Optimization of the gamma probe-guided parathyroidectomy


Bozkurt M., Ugur O. , Hamaloglu E. , Sayek I., Gulec S.

AMERICAN SURGEON, vol.69, no.8, pp.720-725, 2003 (Journal Indexed in SCI) identifier

  • Publication Type: Article / Article
  • Volume: 69 Issue: 8
  • Publication Date: 2003
  • Title of Journal : AMERICAN SURGEON
  • Page Numbers: pp.720-725

Abstract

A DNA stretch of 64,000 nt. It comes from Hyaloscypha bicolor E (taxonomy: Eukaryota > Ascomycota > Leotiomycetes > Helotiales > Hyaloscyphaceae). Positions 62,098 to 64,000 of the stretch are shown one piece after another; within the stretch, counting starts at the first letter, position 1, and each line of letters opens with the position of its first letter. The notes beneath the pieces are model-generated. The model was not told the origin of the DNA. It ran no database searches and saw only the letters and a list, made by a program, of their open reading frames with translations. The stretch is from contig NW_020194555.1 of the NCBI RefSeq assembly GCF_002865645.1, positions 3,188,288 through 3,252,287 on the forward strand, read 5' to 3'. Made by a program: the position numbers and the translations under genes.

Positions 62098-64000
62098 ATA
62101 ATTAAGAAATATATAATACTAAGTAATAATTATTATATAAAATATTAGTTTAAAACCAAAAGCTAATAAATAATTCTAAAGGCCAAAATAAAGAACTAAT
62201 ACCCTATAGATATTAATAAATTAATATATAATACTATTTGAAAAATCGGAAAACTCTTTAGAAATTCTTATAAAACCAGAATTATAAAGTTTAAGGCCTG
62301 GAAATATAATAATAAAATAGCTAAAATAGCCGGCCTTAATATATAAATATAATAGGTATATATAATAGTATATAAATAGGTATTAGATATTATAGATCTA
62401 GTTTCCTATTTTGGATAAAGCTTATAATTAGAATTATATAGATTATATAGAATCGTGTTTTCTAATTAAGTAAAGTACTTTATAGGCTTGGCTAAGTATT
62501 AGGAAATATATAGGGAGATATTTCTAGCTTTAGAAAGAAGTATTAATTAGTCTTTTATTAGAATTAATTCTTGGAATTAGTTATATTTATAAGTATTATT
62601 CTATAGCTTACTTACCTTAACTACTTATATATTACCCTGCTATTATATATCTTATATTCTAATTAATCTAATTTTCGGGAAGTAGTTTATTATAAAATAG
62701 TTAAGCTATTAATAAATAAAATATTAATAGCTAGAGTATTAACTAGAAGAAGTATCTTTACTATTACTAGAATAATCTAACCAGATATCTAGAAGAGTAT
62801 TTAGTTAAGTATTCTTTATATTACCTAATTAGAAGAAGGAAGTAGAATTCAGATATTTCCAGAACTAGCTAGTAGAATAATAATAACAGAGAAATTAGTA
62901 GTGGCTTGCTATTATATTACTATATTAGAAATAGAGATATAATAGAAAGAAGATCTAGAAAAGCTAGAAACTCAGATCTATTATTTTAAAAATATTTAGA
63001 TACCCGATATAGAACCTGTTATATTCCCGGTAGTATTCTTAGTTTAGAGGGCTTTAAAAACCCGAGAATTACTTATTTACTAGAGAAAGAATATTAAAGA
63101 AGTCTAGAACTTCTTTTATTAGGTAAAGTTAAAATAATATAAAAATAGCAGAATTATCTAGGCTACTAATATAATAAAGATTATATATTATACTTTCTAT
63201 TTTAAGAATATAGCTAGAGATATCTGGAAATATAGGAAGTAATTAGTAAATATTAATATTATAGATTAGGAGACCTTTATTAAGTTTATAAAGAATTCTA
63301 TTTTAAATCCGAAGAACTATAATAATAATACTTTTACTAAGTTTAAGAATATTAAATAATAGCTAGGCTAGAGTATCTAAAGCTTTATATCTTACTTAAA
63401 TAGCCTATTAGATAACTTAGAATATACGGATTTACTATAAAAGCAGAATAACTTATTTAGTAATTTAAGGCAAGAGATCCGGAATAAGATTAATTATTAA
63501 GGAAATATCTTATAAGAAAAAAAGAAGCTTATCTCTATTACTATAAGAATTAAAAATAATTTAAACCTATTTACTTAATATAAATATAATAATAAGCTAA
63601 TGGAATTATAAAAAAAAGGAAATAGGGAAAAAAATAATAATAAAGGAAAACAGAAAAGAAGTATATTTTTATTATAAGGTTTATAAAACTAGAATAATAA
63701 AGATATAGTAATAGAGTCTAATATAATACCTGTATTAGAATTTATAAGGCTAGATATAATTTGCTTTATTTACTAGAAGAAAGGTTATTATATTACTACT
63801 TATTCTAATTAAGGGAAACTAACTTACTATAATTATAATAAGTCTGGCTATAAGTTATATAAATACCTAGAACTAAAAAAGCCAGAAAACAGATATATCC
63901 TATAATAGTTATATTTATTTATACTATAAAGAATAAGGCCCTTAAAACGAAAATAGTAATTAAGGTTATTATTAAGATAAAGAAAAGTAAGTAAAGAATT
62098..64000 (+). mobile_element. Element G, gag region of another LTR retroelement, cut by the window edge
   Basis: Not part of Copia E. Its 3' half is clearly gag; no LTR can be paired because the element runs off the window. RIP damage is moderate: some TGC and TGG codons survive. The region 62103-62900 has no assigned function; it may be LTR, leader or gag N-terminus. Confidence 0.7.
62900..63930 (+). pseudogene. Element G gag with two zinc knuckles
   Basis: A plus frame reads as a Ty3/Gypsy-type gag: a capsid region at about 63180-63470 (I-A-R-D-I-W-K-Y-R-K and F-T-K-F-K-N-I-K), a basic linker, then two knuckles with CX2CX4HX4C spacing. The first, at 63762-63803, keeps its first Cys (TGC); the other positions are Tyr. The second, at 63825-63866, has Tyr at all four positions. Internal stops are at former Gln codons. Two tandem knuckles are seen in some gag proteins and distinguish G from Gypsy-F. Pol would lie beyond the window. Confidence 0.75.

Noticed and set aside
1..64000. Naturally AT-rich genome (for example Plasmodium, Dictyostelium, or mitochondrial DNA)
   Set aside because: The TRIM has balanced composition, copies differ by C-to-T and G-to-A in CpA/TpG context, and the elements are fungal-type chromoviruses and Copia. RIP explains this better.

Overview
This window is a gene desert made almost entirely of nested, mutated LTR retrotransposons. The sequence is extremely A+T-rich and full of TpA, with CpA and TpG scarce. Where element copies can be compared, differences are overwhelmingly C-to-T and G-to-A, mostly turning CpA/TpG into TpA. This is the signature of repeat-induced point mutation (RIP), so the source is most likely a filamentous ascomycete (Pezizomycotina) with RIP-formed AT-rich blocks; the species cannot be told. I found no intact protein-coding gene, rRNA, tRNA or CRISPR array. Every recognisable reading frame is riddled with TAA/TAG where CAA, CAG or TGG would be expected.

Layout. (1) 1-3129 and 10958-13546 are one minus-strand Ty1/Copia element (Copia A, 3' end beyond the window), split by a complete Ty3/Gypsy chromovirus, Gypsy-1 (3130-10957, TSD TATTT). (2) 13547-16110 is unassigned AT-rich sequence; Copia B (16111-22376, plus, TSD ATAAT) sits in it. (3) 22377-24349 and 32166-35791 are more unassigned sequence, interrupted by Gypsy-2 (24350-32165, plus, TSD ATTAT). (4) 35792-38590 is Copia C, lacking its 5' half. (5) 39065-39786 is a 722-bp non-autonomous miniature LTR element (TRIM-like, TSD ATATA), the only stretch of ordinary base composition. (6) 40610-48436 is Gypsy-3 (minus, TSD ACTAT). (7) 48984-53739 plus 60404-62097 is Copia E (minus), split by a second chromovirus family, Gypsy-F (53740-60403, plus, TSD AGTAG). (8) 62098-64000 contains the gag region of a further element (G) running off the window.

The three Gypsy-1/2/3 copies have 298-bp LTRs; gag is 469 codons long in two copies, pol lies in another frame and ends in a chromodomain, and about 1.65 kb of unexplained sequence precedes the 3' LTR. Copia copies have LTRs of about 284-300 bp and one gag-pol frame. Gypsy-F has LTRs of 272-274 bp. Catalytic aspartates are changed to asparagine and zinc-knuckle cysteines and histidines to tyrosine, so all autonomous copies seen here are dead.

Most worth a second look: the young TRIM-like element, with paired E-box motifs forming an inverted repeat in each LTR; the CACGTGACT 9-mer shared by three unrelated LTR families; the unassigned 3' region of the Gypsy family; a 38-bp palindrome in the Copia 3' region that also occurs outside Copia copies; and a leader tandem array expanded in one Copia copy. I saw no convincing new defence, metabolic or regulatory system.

The objective of this study was to determine the patient-specific optimal time to surgery preoperatively to improve operative success in gamma probe-guided parathyroid localization. Fifteen patients with hyperparathyroidism underwent a double-phase Tc99m-MIBI (15-20 mCi) parathyroid scintigraphy to study the Tc99m-MIBI clearance kinetics from parathyroid and thyroid glands and to determine the time point at which the optimal target-to-background ratio was achieved. Optimal time to surgery was determined on the basis of the time at which the target-to-background ratio was maximal. On the day of surgery the patients received the same dose of Tc99m-MIBI and were taken to the operating room at the time of optimal target-to-background ratio. A four-gland exploration was performed with identification and excision of hot lesions using a gamma probe. Ex vivo lesion-to-background ratios were determined. Histopathologic confirmation of a successful parathyroidectomy was obtained intraoperatively by frozen section. The total operative time and the time to localize and excise the parathyroid glands were recorded. The mean surgery time was compared with that of previous parathyroidectomies performed by the same surgical team without use of preoperative scintigraphy and intraoperative gamma probe. Scintigraphy correctly localized parathyroid pathology in 12 of 15 (80%) patients. Intraoperative gamma probe was successful in 15 of 15 (100%). The optimal time to surgery was found to be different for each patient, and the mean time was calculated as 136 43 minutes. Mean surgery time for the excision of parathyroid gland was 91 46 minutes, which was significantly shorter than previous four-gland exploration without use of scintigraphy and gamma probe (160 61 minutes; t = 3.021, P = 0.007). The mean ex vivo lesion-to-background gamma probe count ratio of abnormal parathyroid glands (77.35) was found to be significantly higher than that of all other lesions with abnormal Tc99m-MIBI uptake (5.05) (U = 10.5, P < 0.0001). Optimal target-to-background ratio is essential for the success of gamma probe-guided parathyroidectomy. This ratio was highly variable among the patients in this study. Individualization of the best surgical exploration time after Tc99m-MIBI injection will improve the surgical success of this operation.